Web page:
Ian McEwan's Machines Like Me (Jonathan Cape) has generated rave reviews, with the speculative sci-fi tale, set in an alternative 1980s Britain, described as "a bravura performance" by the Sunday Times' Peter Kemp, who added, "Machines Like Me displays [McEwan's] repertoire in all its impressive richness." Marcel Theroux in the Guardian agreed, describing it as "morally complex and very disturbing, animated by a spirit of sinister and intelligent mischief that feels unique to its author". However, some critics baulked at the amount of topics McEwan touches upon, with Johanna Thomas-Corr in the Times noting, "There's a lot to chew on here," and the Daily Mail's review stating, "By the end of the book, you might feel [...] pretty stuffed. But you’ll also find it hard not to admire the sheer scale of McEwan’s ambition."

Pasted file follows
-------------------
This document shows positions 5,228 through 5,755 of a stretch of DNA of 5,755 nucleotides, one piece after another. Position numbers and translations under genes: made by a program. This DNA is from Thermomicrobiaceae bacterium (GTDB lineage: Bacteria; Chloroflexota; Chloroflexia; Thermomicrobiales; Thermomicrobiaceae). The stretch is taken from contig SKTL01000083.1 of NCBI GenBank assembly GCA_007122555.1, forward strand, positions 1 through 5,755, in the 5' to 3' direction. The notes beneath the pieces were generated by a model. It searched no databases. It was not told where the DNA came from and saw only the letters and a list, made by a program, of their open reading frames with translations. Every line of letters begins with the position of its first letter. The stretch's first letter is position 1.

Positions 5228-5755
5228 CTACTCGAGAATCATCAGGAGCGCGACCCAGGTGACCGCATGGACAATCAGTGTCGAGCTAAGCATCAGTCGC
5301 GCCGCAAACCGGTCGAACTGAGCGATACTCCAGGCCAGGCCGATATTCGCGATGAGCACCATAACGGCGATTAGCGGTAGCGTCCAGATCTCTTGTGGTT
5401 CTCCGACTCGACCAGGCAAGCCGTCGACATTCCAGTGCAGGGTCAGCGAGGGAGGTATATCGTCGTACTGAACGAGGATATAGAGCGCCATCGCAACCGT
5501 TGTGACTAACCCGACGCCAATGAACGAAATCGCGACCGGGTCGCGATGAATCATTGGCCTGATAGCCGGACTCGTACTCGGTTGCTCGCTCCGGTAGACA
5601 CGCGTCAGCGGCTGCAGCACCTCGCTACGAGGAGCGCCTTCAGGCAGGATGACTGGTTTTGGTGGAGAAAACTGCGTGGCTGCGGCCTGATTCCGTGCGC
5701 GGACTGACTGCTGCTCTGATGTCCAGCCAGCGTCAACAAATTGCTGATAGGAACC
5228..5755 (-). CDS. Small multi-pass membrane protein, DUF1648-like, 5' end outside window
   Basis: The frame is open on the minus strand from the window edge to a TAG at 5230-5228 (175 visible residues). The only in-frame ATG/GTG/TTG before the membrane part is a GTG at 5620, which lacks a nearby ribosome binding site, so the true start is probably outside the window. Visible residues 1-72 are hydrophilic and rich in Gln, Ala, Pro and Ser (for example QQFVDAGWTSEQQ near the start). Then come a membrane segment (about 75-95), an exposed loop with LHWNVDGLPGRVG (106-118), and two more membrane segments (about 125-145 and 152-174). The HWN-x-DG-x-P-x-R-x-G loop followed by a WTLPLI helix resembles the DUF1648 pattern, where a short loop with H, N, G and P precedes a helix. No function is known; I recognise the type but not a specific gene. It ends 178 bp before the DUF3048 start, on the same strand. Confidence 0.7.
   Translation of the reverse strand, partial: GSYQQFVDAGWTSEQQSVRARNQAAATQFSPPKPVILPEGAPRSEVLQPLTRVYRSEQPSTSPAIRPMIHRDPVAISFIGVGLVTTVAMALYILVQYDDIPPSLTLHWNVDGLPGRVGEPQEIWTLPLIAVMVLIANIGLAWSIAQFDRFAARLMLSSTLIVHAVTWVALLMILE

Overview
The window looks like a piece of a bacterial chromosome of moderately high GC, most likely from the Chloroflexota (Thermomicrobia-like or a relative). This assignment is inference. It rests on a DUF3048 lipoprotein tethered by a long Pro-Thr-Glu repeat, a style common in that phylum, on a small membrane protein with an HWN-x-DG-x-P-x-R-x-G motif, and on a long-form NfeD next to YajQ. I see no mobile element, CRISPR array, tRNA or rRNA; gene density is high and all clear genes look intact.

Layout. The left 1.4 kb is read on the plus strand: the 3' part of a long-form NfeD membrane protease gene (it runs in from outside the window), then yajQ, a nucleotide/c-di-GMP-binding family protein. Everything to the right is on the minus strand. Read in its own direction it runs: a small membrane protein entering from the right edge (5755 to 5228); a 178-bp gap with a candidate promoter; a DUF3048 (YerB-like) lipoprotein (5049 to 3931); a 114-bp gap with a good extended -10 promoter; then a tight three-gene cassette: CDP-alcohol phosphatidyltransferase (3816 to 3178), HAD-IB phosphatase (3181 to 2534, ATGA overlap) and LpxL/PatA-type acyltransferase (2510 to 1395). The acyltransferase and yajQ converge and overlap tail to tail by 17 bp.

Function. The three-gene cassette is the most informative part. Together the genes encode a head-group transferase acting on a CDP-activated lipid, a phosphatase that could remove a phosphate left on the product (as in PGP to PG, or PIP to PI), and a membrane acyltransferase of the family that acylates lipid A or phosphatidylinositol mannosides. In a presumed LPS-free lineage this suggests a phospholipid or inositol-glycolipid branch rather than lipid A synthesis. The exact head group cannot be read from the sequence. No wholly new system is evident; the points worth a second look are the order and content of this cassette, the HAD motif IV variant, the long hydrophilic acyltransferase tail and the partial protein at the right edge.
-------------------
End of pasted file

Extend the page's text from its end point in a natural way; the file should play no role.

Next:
John Barton's A History of the Bible (Allen Lane) had the critics in raptures, with Bart D Ehrman in the Daily Telegraph declaring it to be "essential reading" and Melanie McDonough in the Evening Standard described it as "fascinating". Peter Stanford in the Sunday Times believed the title to be "an extraordinary tour de force", adding "With emotional and psychological insight, Barton unlocks this sleeping giant of our culture for the untrained but curious general reader. In the process, he has produced a masterpiece."
Beth O'Leary's debut The Flatshare (Quercus) has made itself at home on the review pages, earning a 4.6 star rating. The Bookseller's previewer Alice O'Keeffe was first out of the blocks to pronounce the romance "a charming, joyous hit", and Nina Pottell in Prima agreed, describing it as "a quirky, feelgood read, bursting with character and warmth." Woman & Home's Isabelle Broom found it "uproariously funny".